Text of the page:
- What’s On
Acerbic art critic Brian Sewell was born in London in 1931, and attended the Courtauld Institute of Art, University of London, where his tutors included Anthony Blunt, Surveyor of the Queen’s Pictures, who became a close friend. He has been described as Britain’s most famous art critic and he described his first visit to Turkey, about which he wrote in South From Ephesus, as an eye-opener.
Beyond the towering Black Sea Mountains lies a hidden landscape rich with forgotten medieval churches. For centuries they were ignored, their ancient glories allowed to crumble to dust. Before new roads reached the Coruh Valley, Brian Sewell had to enlist the help of shepherds on his quest to find these forerunners of Romanesque and Gothic architecture. Photographs by Simon Upton
With his victory against the Persians at the Battle of Issus, fought in 333BC on a plain in southern Turkey, Alexander the Great changed the course of history and started his transformation into demi-god. But his troops endured a hellish march to get there. Critic and art historian Brian Sewell tried to retrace the Macedonian conqueror’s arduous route to the battlefield. Photographs by David George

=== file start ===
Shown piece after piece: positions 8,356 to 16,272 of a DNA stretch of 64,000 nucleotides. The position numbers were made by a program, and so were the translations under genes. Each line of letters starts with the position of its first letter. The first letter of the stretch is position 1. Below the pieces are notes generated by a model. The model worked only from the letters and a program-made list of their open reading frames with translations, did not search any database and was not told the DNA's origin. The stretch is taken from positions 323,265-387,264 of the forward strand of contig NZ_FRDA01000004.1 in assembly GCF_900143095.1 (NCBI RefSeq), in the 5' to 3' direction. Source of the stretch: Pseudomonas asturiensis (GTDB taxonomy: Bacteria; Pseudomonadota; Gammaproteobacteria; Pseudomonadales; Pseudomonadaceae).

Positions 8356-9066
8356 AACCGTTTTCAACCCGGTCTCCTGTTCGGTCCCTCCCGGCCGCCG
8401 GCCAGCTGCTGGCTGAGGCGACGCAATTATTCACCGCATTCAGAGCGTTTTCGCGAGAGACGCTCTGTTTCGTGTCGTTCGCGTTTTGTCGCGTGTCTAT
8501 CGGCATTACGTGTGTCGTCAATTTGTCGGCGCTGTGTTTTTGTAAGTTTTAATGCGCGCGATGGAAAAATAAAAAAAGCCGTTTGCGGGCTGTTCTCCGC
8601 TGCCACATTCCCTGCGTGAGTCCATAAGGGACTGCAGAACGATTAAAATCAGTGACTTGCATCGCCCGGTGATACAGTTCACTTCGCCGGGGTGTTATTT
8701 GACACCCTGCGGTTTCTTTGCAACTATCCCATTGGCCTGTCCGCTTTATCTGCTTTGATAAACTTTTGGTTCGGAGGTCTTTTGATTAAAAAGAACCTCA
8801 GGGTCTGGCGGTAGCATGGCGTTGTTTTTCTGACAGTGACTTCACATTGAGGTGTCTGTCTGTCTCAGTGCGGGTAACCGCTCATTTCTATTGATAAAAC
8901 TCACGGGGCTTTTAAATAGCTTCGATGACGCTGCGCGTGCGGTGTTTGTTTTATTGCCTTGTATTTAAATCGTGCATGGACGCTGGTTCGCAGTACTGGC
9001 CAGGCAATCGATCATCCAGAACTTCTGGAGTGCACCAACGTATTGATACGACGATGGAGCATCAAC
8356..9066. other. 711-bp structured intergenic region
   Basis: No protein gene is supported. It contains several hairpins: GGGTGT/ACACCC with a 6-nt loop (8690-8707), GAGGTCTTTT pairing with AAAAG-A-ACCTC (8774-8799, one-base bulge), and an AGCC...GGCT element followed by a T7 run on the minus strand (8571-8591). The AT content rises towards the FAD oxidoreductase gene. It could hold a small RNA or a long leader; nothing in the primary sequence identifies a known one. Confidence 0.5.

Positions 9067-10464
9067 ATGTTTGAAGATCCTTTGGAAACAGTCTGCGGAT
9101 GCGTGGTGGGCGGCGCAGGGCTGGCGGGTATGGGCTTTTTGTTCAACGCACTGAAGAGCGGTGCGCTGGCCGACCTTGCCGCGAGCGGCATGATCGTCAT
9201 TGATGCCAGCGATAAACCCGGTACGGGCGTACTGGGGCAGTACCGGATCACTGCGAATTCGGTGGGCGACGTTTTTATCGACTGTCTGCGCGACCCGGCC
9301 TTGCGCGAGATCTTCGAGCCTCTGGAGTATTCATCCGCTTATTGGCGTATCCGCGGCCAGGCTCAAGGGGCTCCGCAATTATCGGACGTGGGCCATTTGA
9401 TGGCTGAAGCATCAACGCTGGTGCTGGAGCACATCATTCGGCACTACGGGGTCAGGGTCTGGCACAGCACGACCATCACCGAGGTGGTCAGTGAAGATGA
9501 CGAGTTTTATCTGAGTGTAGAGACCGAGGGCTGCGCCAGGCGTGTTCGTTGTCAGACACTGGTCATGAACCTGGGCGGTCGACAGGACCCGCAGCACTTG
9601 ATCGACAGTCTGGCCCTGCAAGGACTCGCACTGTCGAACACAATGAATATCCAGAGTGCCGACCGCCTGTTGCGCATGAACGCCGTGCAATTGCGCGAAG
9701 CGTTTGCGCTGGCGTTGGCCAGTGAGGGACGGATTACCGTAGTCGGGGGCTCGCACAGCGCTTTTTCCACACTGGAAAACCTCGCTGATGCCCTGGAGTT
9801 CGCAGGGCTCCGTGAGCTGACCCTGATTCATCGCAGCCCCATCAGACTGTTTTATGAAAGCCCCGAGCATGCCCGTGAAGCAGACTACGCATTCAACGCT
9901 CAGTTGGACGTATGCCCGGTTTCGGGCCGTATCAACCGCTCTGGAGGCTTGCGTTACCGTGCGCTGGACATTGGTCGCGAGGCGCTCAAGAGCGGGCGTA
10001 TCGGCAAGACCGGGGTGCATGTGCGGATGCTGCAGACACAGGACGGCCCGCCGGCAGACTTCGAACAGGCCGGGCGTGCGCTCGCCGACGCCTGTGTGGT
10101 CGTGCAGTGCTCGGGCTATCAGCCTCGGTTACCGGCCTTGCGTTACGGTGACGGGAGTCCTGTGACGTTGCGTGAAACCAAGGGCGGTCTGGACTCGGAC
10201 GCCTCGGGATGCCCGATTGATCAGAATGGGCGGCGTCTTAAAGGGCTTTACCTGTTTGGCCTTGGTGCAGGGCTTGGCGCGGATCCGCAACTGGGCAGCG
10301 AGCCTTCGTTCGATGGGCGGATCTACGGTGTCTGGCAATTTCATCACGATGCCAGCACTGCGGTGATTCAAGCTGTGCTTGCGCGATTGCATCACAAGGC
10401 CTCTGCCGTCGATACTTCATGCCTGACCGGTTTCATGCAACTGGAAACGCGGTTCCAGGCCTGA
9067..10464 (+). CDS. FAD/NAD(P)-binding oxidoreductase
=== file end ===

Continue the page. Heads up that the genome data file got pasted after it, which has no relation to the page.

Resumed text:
Kámil Gök lived all his life in the village of Dereliköy, in the heart of the Bodrum peninsula, among people who neither sculpt nor paint.
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